I couldn't take it anymore, so I quit. I didn't want to be part of such a broken company.

      Bottom line was this. Having visited over 10 stores during my training I feel I can make these comments: There are folks at Sears that are part of the "old school" and have been severely brainwashed by the sears corporate higher ups. They do not have the new ideas that the company needs to turn around their industry leading turn-around in employees. They refuse to give raises across the board, yet they give the corporate types HUGE bonuses etc. (not a surprise right?)

      Sears needs to close down for 6 months to clean house, re-organize, and start over. They need to get rid of the old institutionalized folks, and put some fresh ideas in the company. (our ASM that worked in the main office had been there over 20 years and had an office stacked with papers from 10 years earlier, despite repeated attempts to get her to clean her office) They need to quit depending SO MUCH on the credit apps. They need to re-design their consumer survey. (the only acceptable scores for managers are 100%, even a 98% gets a verbal tongue lashing from higher ups. They need to focus on making entry level folks feel part of a team. Aside from simple shallow terminology on their pamphlets.

      They need to identify the good folks, move them up, and get rid of the dead weight.

      That my friend is why you got bad service.

      Comment


      • #4
        Re: Sears...

        Wow.. thats an impressive first post Bono. Welcome to the forum. I have heard that Sears does have some management and organization issues like you talk about. I guess its like depot though. Sometimes you get people who really know their stuff. And then you find people that know less than a 3 year old.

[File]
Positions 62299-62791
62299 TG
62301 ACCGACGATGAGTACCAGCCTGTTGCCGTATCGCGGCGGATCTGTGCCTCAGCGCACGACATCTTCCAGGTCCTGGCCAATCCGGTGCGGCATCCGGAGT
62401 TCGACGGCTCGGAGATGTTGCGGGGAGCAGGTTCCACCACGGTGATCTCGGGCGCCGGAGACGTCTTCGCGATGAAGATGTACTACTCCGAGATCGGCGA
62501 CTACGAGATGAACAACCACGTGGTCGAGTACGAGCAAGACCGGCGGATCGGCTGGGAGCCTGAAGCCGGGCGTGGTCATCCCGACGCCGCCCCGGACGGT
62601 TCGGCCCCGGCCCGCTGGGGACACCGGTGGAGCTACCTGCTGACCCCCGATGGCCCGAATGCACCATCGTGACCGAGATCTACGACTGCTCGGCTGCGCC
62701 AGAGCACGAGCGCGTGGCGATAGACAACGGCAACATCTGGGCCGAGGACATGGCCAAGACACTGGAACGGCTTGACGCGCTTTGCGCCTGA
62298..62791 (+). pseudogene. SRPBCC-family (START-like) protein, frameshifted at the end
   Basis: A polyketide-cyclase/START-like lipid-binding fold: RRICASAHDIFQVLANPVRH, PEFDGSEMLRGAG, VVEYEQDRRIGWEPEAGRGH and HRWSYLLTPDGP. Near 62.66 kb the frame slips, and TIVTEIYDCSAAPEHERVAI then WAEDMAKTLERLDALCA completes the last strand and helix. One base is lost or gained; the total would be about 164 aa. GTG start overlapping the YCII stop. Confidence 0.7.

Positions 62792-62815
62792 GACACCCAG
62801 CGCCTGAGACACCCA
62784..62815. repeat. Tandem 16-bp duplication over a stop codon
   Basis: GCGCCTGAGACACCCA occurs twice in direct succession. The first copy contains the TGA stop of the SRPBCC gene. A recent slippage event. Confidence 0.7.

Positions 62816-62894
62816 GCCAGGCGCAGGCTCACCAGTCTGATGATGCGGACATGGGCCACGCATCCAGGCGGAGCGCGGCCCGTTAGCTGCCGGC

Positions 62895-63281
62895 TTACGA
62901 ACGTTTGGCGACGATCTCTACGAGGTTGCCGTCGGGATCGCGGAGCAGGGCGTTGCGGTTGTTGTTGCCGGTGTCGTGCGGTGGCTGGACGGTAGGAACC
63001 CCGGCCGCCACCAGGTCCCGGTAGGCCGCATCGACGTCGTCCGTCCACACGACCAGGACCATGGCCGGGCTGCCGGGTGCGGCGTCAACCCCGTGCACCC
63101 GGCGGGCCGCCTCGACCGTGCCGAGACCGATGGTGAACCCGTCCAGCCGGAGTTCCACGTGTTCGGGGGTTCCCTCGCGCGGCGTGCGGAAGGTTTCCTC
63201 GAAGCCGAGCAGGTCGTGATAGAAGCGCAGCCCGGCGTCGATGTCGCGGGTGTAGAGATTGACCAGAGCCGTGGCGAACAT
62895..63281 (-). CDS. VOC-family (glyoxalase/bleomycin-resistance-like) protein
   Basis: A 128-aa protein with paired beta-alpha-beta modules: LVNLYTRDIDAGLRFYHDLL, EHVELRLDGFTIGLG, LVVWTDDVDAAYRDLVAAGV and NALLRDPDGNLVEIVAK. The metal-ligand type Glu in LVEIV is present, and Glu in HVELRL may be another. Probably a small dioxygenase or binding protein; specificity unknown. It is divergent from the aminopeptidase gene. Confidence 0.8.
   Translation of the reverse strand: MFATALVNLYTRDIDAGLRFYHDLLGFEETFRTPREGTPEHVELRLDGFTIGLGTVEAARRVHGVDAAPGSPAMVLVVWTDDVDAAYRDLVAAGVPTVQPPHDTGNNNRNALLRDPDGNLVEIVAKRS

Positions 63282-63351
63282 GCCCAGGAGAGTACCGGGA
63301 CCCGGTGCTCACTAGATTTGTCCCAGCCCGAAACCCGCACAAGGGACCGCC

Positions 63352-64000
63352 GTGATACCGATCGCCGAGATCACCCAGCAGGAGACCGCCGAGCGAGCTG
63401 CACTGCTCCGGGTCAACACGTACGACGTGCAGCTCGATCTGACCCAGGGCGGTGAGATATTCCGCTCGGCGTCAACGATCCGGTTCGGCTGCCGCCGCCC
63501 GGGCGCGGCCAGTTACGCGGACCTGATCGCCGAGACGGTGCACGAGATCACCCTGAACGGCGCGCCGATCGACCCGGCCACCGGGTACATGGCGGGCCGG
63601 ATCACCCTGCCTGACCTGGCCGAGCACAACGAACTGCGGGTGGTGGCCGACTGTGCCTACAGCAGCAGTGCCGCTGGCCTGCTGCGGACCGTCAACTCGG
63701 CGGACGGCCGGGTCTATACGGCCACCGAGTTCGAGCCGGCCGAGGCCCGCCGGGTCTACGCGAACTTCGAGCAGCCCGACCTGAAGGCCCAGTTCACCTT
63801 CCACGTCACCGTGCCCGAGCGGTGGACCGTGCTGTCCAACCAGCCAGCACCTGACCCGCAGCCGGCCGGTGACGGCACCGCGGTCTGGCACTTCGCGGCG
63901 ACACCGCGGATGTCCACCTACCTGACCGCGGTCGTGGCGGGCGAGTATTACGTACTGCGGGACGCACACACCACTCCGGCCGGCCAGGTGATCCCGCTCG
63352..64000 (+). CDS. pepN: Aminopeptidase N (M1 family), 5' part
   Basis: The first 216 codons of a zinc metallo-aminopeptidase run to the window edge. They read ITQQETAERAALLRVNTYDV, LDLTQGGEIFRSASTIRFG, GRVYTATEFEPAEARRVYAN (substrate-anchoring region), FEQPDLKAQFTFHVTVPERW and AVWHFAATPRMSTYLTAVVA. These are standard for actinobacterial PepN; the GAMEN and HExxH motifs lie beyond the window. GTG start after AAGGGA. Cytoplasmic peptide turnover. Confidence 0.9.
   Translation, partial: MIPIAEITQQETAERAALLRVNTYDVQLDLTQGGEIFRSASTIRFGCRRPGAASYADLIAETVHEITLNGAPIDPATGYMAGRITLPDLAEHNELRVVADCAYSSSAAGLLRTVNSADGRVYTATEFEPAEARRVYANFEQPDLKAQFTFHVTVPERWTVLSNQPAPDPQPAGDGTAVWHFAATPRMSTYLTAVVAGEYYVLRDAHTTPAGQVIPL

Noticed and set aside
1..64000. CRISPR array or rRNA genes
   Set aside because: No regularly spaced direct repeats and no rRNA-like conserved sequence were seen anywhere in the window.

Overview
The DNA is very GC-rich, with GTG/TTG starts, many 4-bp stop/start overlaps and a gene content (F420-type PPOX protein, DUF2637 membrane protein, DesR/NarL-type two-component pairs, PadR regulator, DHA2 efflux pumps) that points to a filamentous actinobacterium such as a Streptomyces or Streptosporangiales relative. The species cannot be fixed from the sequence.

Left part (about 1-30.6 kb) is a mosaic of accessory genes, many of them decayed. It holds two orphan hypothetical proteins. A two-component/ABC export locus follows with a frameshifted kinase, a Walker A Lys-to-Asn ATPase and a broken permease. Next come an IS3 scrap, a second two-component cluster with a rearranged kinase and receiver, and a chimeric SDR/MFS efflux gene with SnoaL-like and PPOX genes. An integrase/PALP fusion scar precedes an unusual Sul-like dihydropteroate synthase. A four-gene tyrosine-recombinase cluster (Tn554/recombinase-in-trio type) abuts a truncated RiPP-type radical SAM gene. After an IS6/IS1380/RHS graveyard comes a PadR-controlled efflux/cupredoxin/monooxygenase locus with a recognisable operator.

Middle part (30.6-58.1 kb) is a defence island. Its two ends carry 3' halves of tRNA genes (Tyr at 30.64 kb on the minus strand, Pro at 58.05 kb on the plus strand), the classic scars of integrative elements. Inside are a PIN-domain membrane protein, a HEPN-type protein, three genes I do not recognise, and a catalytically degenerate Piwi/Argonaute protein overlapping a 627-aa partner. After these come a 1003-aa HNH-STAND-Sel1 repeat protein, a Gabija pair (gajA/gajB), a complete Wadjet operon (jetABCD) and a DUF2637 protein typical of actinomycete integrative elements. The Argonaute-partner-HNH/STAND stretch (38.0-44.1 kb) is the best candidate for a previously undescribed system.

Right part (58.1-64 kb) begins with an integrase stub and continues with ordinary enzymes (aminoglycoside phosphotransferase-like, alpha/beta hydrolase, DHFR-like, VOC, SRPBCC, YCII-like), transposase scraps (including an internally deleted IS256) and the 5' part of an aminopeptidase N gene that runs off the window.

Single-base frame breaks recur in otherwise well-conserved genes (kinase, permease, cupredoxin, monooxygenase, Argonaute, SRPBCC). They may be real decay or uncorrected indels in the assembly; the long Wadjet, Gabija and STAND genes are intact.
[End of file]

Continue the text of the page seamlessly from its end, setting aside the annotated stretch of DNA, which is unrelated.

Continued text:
Josh

        Comment


        • #5
          Re: Sears...

          This last spring I needed a few automotive tools, and Sears seem to have the better price, and we went to the front range and I had not been in a Sears store in about 15 years, (there are none in my area), but it was the same lay out and same "stuff" that it was 15 years ago, (yes new models), but I thought it was odd that there had been no apparent changes in the store lay out or way of presenting there merchandise,

          After sears dropped the mail order, and then destroyed there "catalog" stores. many, many, out in my area, wrote them off.

          at one time they did have some good quality merchandise. I do not think there quality is what it once was,
          Push sticks/blocks Save Fingers
          ~~~~~~~~~~~~~~~~~~~
          "The true measure of a man is how he treats someone who can do him absolutely no good."
          attributed to Samuel Johnson
          ~~~~~~~~~~~~~~~~~~~
          PUBLIC NOTICE: Due to recent budget cuts, the rising cost of electricity, gas, and oil...plus the current state of the economy............the light at the end of the tunnel, has been turned off.

          Comment


          • #6
            Re: Sears...